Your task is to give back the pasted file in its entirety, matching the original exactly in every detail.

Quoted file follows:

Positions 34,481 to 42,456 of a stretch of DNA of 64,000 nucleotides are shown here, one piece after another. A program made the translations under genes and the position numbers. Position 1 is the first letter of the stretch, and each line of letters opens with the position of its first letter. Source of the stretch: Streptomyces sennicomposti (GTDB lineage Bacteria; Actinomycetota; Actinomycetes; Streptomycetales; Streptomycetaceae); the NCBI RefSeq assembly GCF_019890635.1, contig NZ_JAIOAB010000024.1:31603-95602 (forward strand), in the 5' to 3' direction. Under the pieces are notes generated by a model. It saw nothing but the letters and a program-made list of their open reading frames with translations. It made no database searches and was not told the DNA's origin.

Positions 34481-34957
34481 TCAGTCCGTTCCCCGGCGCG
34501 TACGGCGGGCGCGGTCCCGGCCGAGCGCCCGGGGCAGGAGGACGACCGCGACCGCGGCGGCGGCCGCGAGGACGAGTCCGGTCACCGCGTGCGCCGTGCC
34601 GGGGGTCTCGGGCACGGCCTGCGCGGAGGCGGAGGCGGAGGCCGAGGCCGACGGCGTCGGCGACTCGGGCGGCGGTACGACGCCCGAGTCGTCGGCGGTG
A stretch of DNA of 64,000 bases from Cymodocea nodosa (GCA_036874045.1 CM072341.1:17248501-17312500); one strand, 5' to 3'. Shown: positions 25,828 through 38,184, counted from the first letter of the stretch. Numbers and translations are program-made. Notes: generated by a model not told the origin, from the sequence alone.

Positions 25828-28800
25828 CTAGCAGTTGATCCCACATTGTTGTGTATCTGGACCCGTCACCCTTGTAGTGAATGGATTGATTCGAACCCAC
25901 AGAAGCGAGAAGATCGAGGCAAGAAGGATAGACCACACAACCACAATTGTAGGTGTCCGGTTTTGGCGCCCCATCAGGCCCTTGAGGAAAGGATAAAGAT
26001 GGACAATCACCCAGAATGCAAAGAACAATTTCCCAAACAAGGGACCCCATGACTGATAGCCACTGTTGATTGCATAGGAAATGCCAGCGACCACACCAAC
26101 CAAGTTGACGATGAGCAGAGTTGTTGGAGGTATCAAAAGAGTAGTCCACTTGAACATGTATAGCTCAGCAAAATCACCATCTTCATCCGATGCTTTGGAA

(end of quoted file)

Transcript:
Positions 34,481 to 42,456 of a stretch of DNA of 64,000 nucleotides are shown here, one piece after another. A program made the translations under genes and the position numbers. Position 1 is the first letter of the stretch, and each line of letters opens with the position of its first letter. Source of the stretch: Streptomyces sennicomposti (GTDB lineage Bacteria; Actinomycetota; Actinomycetes; Streptomycetales; Streptomycetaceae); the NCBI RefSeq assembly GCF_019890635.1, contig NZ_JAIOAB010000024.1:31603-95602 (forward strand), in the 5' to 3' direction. Under the pieces are notes generated by a model. It saw nothing but the letters and a program-made list of their open reading frames with translations. It made no database searches and was not told the DNA's origin.

Positions 34481-34957
34481 TCAGTCCGTTCCCCGGCGCG
34501 TACGGCGGGCGCGGTCCCGGCCGAGCGCCCGGGGCAGGAGGACGACCGCGACCGCGGCGGCGGCCGCGAGGACGAGTCCGGTCACCGCGTGCGCCGTGCC
34601 GGGGGTCTCGGGCACGGCCTGCGCGGAGGCGGAGGCGGAGGCCGAGGCCGACGGCGTCGGCGACTCGGGCGGCGGTACGACGCCCGAGTCGTCGGCGGTG
A stretch of DNA of 64,000 bases from Cymodocea nodosa (GCA_036874045.1 CM072341.1:17248501-17312500); one strand, 5' to 3'. Shown: positions 25,828 through 38,184, counted from the first letter of the stretch. Numbers and translations are program-made. Notes: generated by a model not told the origin, from the sequence alone.

Positions 25828-28800
25828 CTAGCAGTTGATCCCACATTGTTGTGTATCTGGACCCGTCACCCTTGTAGTGAATGGATTGATTCGAACCCAC
25901 AGAAGCGAGAAGATCGAGGCAAGAAGGATAGACCACACAACCACAATTGTAGGTGTCCGGTTTTGGCGCCCCATCAGGCCCTTGAGGAAAGGATAAAGAT
26001 GGACAATCACCCAGAATGCAAAGAACAATTTCCCAAACAAGGGACCCCATGACTGATAGCCACTGTTGATTGCATAGGAAATGCCAGCGACCACACCAAC
26101 CAAGTTGACGATGAGCAGAGTTGTTGGAGGTATCAAAAGAGTAGTCCACTTGAACATGTATAGCTCAGCAAAATCACCATCTTCATCCGATGCTTTGGAA